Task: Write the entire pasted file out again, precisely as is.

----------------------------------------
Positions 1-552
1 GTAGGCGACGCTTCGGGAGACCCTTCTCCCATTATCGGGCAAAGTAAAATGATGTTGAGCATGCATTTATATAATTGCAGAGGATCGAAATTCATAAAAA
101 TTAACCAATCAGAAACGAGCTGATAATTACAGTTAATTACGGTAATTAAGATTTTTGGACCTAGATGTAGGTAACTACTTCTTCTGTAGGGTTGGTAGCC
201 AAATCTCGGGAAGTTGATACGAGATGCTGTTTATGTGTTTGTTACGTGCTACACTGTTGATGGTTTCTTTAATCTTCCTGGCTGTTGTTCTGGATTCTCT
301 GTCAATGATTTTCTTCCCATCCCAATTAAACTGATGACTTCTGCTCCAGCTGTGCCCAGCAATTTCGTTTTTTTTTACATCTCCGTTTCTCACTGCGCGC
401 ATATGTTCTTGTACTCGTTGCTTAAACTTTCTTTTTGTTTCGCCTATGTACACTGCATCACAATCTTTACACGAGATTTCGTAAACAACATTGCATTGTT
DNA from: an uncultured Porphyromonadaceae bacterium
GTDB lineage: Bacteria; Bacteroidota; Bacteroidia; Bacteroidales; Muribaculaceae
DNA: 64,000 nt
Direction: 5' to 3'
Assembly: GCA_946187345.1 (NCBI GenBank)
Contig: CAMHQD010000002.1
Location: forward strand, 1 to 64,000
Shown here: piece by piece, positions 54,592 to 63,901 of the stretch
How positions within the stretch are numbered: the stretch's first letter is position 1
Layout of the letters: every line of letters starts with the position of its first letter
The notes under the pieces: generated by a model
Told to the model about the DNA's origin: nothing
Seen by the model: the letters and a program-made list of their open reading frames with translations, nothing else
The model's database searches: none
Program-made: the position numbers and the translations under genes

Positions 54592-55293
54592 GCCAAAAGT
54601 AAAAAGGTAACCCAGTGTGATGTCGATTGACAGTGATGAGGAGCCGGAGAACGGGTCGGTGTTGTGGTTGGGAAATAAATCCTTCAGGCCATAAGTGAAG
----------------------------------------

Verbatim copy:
Positions 1-552
1 GTAGGCGACGCTTCGGGAGACCCTTCTCCCATTATCGGGCAAAGTAAAATGATGTTGAGCATGCATTTATATAATTGCAGAGGATCGAAATTCATAAAAA
101 TTAACCAATCAGAAACGAGCTGATAATTACAGTTAATTACGGTAATTAAGATTTTTGGACCTAGATGTAGGTAACTACTTCTTCTGTAGGGTTGGTAGCC
201 AAATCTCGGGAAGTTGATACGAGATGCTGTTTATGTGTTTGTTACGTGCTACACTGTTGATGGTTTCTTTAATCTTCCTGGCTGTTGTTCTGGATTCTCT
301 GTCAATGATTTTCTTCCCATCCCAATTAAACTGATGACTTCTGCTCCAGCTGTGCCCAGCAATTTCGTTTTTTTTTACATCTCCGTTTCTCACTGCGCGC
401 ATATGTTCTTGTACTCGTTGCTTAAACTTTCTTTTTGTTTCGCCTATGTACACTGCATCACAATCTTTACACGAGATTTCGTAAACAACATTGCATTGTT
DNA from: an uncultured Porphyromonadaceae bacterium
GTDB lineage: Bacteria; Bacteroidota; Bacteroidia; Bacteroidales; Muribaculaceae
DNA: 64,000 nt
Direction: 5' to 3'
Assembly: GCA_946187345.1 (NCBI GenBank)
Contig: CAMHQD010000002.1
Location: forward strand, 1 to 64,000
Shown here: piece by piece, positions 54,592 to 63,901 of the stretch
How positions within the stretch are numbered: the stretch's first letter is position 1
Layout of the letters: every line of letters starts with the position of its first letter
The notes under the pieces: generated by a model
Told to the model about the DNA's origin: nothing
Seen by the model: the letters and a program-made list of their open reading frames with translations, nothing else
The model's database searches: none
Program-made: the position numbers and the translations under genes

Positions 54592-55293
54592 GCCAAAAGT
54601 AAAAAGGTAACCCAGTGTGATGTCGATTGACAGTGATGAGGAGCCGGAGAACGGGTCGGTGTTGTGGTTGGGAAATAAATCCTTCAGGCCATAAGTGAAG